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People remember, tell about historical disasters to cope, experts say

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SALT LAKE CITY — Friday marks 50 years since the assassination of President John F. Kennedy. The moment is burned into the memories of millions, and even many of those who were very young at the time can remember exactly where they were the instant they learned the news.

From John F. Kennedy's death to the Challenger Explosion in 1986 to the terrorist attacks on September 11, every generation has their moment that changed its course.

"Generations are shaped by the cultural events of their time," said Westminster social scientist Mark Rubinfeld. "When there are defining moments such as an assassination or such as an attack, that's part of the shaping process that happens."

It doesn't matter what you were doing — if you were alive on November 22, 1963, you know exactly where you were.

"I was 15 years old and it was nighttime over there and we were all sitting around watching our favorite television show," said Carol Cook, who was a teenager in London.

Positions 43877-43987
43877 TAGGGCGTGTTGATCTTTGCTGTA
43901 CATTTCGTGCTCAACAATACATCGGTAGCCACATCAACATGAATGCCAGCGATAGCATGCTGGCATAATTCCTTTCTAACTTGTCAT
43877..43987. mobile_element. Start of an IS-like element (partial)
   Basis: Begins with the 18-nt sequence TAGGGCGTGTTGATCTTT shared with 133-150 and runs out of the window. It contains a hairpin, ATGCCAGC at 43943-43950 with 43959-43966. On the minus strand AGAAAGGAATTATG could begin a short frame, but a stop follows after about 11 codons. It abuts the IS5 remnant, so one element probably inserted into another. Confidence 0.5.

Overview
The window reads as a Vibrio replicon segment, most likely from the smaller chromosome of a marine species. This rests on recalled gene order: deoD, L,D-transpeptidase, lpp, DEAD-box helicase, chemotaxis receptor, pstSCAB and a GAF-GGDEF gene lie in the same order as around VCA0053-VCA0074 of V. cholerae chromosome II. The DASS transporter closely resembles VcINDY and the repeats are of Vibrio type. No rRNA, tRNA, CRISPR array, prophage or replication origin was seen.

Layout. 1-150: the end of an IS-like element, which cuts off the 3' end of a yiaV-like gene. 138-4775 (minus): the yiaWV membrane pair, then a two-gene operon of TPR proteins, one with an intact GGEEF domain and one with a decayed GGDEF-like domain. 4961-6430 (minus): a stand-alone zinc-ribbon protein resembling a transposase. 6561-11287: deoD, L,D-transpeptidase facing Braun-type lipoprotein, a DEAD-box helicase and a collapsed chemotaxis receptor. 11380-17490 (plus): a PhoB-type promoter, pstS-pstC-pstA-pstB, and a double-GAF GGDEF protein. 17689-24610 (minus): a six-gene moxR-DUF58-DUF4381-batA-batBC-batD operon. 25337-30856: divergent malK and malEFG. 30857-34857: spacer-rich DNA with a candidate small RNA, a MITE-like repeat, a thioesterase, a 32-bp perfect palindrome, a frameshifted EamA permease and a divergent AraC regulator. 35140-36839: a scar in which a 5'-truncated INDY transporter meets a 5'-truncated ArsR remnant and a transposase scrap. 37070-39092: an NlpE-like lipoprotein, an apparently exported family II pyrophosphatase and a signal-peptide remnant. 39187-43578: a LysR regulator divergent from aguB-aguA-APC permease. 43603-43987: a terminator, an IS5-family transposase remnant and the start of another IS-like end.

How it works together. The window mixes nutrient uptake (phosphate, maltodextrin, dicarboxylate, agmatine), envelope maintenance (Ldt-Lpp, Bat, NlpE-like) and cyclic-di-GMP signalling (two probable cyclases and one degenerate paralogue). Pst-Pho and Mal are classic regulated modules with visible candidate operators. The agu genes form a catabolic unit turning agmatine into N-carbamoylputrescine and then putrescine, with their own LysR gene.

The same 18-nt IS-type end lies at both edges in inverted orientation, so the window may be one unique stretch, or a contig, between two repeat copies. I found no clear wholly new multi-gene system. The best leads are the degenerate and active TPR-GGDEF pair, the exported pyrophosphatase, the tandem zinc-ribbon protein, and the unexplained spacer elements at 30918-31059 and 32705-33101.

It was a moment that changed an entire generation. As the 50th anniversary of Kennedy's death is remembered, many recall their stories.

"JFK was in the middle of doing a lot of incredible things and so there is a lot of speculation of ‘the what if,' " said Westminster College social scientist Julie Stewart.

Similarly, those who lived through other historical moments remember their stories. The Pearl Harbor attack is described as the "Silent Generation", the Kennedy Assassination defined the "Baby Boomers," the Challenger disaster in 1986 defined "Generation X" and the September 11 terrorist attacks are associated with those commonly called "Generation Y" or the Millennials.

Many people know someone who had a first hand account of exactly what they were doing when each of these major historical events happened. They can probably even tell you what they were smelling at the time.

Experts say that our desire to tell people where we were, and what we were doing is a healing mechanism.

"I think it's a way of us working through the grief that we felt at the time, it's a way for us to forge a connection with people," Stewart said. "The more you talk about something; somehow it takes away the raw power and emotion from it.

Experiencing something together as a generation is a common link. We find solace in conversation when something unexpected happens

"Part of it goes back to actual brain chemistry and then it tends to be reinforced socially as people talk about what happened and kind of process it together," Stewart said.

Where were you when a major, historical event happened? How did it change you? Tweet us with #MomentsKSL and we will add it to the story.


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Andrew Wittenberg and Natalie Wardel


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